U.S. presents new flexibility in talks with North Korea

Nations focus on timeline of dismantling weapons, providing energy, aid


BEIJING - The Bush administration appeared to show signs of new flexibility in talks with North Korea yesterday, with U.S. and North Korean diplomats meeting here at length to discuss the delicate question of how aid or energy assistance may be provided to the North as it begins the process of dismantling its nuclear arms program.

Delegations from the two countries met alone here for the second straight day to discuss a proposal the administration put forward in June 2004 before North Korea walked away from talks. Christopher R. Hill, who is leading the U.S. delegation, told reporters that the "businesslike" meeting again raised the prospect of a three-month "freeze" on North Korea's nuclear activity, followed by a rapid dismantling of their nuclear plants. In return, aid from South Korea and other neighbors would increase.

In Washington, a senior administration official said the approach to the North was loosely patterned on the administration's dealings with Libya in 2003. That negotiation led to Col. Muammar el Kadafi's decision to give up the central elements of his nuclear program. But North Korea's nuclear infrastructure is far older, far more advanced and far better hidden, and the official said that, at this point, the United States was simply trying to "lay the groundwork" for a disarmament deal that many in Washington believe that Kim Jong Il, North Korea's leader, is unwilling to take.

Hill declined to give any specifics of the response given by the North Korean vice foreign minister, Kim Kye Gwan, in the meeting. "They talked about the June proposal," Hill said, according to the Kyodo News Agency of Japan. "They talked about their concern about the sequencing of the proposal and the importance they attach to sequencing, where they don't want to have obligations ahead of other people's obligations."

During Bush's first term, Condoleezza Rice, now secretary of state, was highly critical of President Bill Clinton for signing a deal that front-loaded the benefits to North Korea while putting off the North's disarmament.

Senior U.S. officials say that is still the administration's position, but they say Hill has been given more leeway than his predecessor, James A. Kelly, about what tack to take with the North Koreans, including one-on-one meetings.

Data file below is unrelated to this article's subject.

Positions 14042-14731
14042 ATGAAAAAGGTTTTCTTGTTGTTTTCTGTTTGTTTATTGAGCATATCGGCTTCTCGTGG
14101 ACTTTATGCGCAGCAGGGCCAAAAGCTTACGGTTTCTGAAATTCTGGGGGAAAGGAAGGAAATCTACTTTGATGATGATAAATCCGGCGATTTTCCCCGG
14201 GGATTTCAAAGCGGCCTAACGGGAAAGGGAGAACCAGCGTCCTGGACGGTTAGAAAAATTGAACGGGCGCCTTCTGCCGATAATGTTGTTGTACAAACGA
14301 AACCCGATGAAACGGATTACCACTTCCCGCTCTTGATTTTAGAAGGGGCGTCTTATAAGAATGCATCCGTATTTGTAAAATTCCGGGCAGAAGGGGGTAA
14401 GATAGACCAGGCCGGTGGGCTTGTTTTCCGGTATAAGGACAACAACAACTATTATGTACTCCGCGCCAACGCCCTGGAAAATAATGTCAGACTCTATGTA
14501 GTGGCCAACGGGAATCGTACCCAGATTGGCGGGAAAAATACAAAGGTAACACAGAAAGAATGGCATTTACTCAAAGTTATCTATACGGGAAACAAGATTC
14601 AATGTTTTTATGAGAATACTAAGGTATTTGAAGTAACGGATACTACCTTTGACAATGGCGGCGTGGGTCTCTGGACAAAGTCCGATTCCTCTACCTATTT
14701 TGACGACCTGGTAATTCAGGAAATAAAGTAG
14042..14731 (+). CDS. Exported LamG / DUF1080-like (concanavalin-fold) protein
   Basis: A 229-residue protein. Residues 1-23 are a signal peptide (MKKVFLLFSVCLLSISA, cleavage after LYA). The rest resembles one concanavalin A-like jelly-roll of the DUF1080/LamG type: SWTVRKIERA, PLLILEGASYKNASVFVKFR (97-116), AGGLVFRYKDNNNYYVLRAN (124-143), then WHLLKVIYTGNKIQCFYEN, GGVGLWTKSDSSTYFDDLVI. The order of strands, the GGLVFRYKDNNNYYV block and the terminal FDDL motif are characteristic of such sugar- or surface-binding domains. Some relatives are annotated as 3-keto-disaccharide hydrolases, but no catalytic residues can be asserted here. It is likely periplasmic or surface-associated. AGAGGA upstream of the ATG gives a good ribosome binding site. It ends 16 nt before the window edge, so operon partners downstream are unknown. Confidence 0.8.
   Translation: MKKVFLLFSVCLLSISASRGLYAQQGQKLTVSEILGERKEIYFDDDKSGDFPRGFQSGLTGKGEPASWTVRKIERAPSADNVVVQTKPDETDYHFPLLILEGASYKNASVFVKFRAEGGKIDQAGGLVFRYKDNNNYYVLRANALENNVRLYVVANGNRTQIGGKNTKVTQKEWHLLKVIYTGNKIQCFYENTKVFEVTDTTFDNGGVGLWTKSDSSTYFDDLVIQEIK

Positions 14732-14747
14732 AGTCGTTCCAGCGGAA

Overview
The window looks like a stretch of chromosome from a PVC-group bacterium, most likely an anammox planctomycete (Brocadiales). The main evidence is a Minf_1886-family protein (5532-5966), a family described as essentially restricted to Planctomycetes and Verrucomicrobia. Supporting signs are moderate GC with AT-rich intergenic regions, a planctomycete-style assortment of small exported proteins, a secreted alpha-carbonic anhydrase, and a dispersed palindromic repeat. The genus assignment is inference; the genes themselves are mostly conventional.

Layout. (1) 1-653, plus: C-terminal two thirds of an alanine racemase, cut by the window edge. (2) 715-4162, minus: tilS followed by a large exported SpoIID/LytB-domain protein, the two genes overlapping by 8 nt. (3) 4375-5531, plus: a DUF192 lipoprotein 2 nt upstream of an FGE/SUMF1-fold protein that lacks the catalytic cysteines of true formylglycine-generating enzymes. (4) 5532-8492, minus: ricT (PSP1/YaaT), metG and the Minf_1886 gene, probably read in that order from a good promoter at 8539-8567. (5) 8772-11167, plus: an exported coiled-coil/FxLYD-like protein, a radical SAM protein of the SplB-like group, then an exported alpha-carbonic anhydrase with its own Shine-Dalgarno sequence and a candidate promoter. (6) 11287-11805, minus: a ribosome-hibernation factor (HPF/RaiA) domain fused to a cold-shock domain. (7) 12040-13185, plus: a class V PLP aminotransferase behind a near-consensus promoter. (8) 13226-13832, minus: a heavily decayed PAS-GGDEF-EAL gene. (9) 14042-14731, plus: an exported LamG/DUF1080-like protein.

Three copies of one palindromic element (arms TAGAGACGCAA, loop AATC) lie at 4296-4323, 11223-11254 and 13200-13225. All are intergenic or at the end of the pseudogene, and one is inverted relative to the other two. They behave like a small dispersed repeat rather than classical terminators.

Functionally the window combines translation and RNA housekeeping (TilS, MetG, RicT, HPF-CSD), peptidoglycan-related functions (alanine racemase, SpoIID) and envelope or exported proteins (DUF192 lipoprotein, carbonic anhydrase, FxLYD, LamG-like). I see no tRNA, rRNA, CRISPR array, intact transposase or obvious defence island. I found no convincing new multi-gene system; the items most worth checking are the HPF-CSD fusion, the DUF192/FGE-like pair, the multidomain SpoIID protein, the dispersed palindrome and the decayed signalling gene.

Hill seemed to suggest that the United States would be amenable to a step-by-step process under which North Korean concessions were met by rewards from the United States and other participants in the six-nation talks, South Korea, Japan, China and Russia. Hill said that when North Korea "makes the decision to dismantle its nuclear program permanently, fully, verifiably," the United States and other participants in the talks would take "corresponding measures."

He described the approach as "words for words and actions for actions."

But the word "verifiably" may be a stumbling point, senior administration officials said, just as it was in decades of arms talks with the former Soviet Union. The United States says it does not know where major elements of North Korea's two suspected nuclear programs are - meaning that it is bound to insist on the right to look almost anywhere in the country. It is a step that many in the administration say they do not believe North Korea is ready to take.

The bilateral meeting, held on the opening day of the six-nation talks here on the North Korean nuclear crisis, came as Hill sent several signals that the United States would take a more flexible negotiating line. In a statement during the opening session of the talks, he said the United States recognized the sovereignty of the North Korean government as "a matter of fact" and offered assurances that the Bush administration did not plan to launch a military attack against the country.

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